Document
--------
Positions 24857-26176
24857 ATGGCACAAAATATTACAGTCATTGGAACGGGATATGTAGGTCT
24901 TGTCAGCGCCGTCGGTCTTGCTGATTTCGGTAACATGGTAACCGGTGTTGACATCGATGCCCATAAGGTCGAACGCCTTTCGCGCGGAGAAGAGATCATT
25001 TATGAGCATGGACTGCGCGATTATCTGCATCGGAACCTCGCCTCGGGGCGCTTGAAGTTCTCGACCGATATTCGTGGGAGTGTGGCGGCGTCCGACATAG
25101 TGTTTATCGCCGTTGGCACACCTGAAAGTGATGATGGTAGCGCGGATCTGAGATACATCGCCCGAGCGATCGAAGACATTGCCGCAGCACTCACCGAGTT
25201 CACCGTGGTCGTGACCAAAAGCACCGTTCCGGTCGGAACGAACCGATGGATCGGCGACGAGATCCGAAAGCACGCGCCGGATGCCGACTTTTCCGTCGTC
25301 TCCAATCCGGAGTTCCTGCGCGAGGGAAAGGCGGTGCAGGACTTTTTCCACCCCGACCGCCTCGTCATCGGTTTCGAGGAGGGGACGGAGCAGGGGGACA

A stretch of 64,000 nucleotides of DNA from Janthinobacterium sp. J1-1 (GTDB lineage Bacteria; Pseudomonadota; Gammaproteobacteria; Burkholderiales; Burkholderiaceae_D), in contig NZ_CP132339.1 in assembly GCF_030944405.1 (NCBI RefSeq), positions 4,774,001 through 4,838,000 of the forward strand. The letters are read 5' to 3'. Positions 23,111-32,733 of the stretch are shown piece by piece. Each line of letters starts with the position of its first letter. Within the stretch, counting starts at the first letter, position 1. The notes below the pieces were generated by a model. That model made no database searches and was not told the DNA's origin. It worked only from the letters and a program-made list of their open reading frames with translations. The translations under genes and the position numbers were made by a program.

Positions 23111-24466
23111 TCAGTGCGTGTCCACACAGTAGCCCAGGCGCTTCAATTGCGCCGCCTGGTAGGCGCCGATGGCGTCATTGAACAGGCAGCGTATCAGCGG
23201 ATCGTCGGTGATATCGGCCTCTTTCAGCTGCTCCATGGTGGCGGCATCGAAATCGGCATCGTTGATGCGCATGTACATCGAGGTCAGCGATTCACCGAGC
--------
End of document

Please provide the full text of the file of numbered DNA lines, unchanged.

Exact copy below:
Positions 24857-26176
24857 ATGGCACAAAATATTACAGTCATTGGAACGGGATATGTAGGTCT
24901 TGTCAGCGCCGTCGGTCTTGCTGATTTCGGTAACATGGTAACCGGTGTTGACATCGATGCCCATAAGGTCGAACGCCTTTCGCGCGGAGAAGAGATCATT
25001 TATGAGCATGGACTGCGCGATTATCTGCATCGGAACCTCGCCTCGGGGCGCTTGAAGTTCTCGACCGATATTCGTGGGAGTGTGGCGGCGTCCGACATAG
25101 TGTTTATCGCCGTTGGCACACCTGAAAGTGATGATGGTAGCGCGGATCTGAGATACATCGCCCGAGCGATCGAAGACATTGCCGCAGCACTCACCGAGTT
25201 CACCGTGGTCGTGACCAAAAGCACCGTTCCGGTCGGAACGAACCGATGGATCGGCGACGAGATCCGAAAGCACGCGCCGGATGCCGACTTTTCCGTCGTC
25301 TCCAATCCGGAGTTCCTGCGCGAGGGAAAGGCGGTGCAGGACTTTTTCCACCCCGACCGCCTCGTCATCGGTTTCGAGGAGGGGACGGAGCAGGGGGACA

A stretch of 64,000 nucleotides of DNA from Janthinobacterium sp. J1-1 (GTDB lineage Bacteria; Pseudomonadota; Gammaproteobacteria; Burkholderiales; Burkholderiaceae_D), in contig NZ_CP132339.1 in assembly GCF_030944405.1 (NCBI RefSeq), positions 4,774,001 through 4,838,000 of the forward strand. The letters are read 5' to 3'. Positions 23,111-32,733 of the stretch are shown piece by piece. Each line of letters starts with the position of its first letter. Within the stretch, counting starts at the first letter, position 1. The notes below the pieces were generated by a model. That model made no database searches and was not told the DNA's origin. It worked only from the letters and a program-made list of their open reading frames with translations. The translations under genes and the position numbers were made by a program.

Positions 23111-24466
23111 TCAGTGCGTGTCCACACAGTAGCCCAGGCGCTTCAATTGCGCCGCCTGGTAGGCGCCGATGGCGTCATTGAACAGGCAGCGTATCAGCGG
23201 ATCGTCGGTGATATCGGCCTCTTTCAGCTGCTCCATGGTGGCGGCATCGAAATCGGCATCGTTGATGCGCATGTACATCGAGGTCAGCGATTCACCGAGC